• Medical records – detailing the deceased’s injuries and any medication they were administered. 
  • Accident at work report book – workplaces with 10 or more employees should have one of these to report accidents and near misses. 
  • A post-mortem report – is a report of the findings from a specialist’s examination of a body after death. A post-mortem aims to determine the cause of death. 

Furthermore, you may need to gather other evidence when claiming as a dependant. This could include:

  • Proof of your relationship to the deceased
  • Evidence of your dependence on the deceased
  • The deceased’s payslips 
  • Proof of funeral costs

Additionally, we recommend seeking legal advice to claim fatal accident at work compensation. Contact our team of advisors to learn more about the claims process.

Fatal Accident At Work Compensation Payouts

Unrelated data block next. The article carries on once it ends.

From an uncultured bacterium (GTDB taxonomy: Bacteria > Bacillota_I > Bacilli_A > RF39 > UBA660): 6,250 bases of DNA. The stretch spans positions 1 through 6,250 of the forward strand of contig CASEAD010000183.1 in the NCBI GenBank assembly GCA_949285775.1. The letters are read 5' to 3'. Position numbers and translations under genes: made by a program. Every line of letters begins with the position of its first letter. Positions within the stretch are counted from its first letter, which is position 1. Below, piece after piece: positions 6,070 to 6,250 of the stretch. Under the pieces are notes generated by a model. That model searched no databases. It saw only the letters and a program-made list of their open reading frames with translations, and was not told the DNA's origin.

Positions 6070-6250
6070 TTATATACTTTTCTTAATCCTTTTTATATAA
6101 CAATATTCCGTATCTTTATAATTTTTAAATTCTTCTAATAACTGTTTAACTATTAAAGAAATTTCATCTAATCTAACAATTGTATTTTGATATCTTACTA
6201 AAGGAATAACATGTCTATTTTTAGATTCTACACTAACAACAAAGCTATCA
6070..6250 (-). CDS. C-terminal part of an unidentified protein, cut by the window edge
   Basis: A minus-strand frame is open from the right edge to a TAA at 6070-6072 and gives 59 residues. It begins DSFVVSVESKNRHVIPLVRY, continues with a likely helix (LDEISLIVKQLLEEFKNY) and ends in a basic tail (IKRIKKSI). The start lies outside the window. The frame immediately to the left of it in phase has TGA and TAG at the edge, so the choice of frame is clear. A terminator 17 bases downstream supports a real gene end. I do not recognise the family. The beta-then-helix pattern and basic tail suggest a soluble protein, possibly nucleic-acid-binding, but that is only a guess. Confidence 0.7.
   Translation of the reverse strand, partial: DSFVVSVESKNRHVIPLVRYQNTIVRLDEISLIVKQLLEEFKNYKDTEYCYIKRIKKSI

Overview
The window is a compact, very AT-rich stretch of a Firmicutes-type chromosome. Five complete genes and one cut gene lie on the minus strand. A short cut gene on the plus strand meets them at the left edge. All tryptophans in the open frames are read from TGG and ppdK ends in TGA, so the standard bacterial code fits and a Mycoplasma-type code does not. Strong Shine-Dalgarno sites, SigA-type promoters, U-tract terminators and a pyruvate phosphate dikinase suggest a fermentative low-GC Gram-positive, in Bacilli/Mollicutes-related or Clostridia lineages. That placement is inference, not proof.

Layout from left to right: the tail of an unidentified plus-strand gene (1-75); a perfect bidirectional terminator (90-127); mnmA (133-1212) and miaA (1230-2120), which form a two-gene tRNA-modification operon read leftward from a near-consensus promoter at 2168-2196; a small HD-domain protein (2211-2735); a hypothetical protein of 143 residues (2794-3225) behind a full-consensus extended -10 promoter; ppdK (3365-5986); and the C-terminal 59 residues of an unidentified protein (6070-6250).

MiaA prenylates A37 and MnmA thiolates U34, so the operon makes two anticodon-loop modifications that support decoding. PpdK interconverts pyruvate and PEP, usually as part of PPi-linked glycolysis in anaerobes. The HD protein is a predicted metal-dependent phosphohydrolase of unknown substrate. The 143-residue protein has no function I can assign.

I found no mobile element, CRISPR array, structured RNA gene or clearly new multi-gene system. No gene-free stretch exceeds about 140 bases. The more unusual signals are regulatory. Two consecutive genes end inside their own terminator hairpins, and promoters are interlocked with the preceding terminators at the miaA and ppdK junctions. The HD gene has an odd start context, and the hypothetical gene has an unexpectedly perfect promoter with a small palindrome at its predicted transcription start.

Payouts for a fatal accident could include compensation covering the pain and suffering of the deceased. The level of award will depend on different factors, such as the amount of pain they suffered from their injury and the amount of time that passed between sustaining the injury and their death.

Below is a table you can use as a guide. This table was created using the Judicial College Guidelines (JCG), updated in April 2022. Legal professionals, such as fatal injury solicitors, use this document to help them when valuing compensation payouts. 

Type of HarmDescription Figures
Fatality plus additional add-on claims This award could account for both the deceased's pain and suffering and losses affecting dependants, such as past and future loss of earnings and service. Up to £550,000 or over
Tetraplegia (Quadriplegia) The person's age, life expectancy, the extent of the pain they feel, and the awareness they have of their disability will all be considered when determining an award in this bracket. £324,600 to £403,990
Paraplegia The person's life expectancy, the degree of independence the person will have, and the extent of pain they feel are all considered when calculating an award for this injury. £219,070 to £284,260
Injury Resulting from Brain Damage - (a) Very SevereAlthough the person may be able to follow basic commands, they will show minimal, if any meaningful response to their environment. Also, there will be minimal, if any language function and a need for full-time professional medical care. £282,010 to £403,990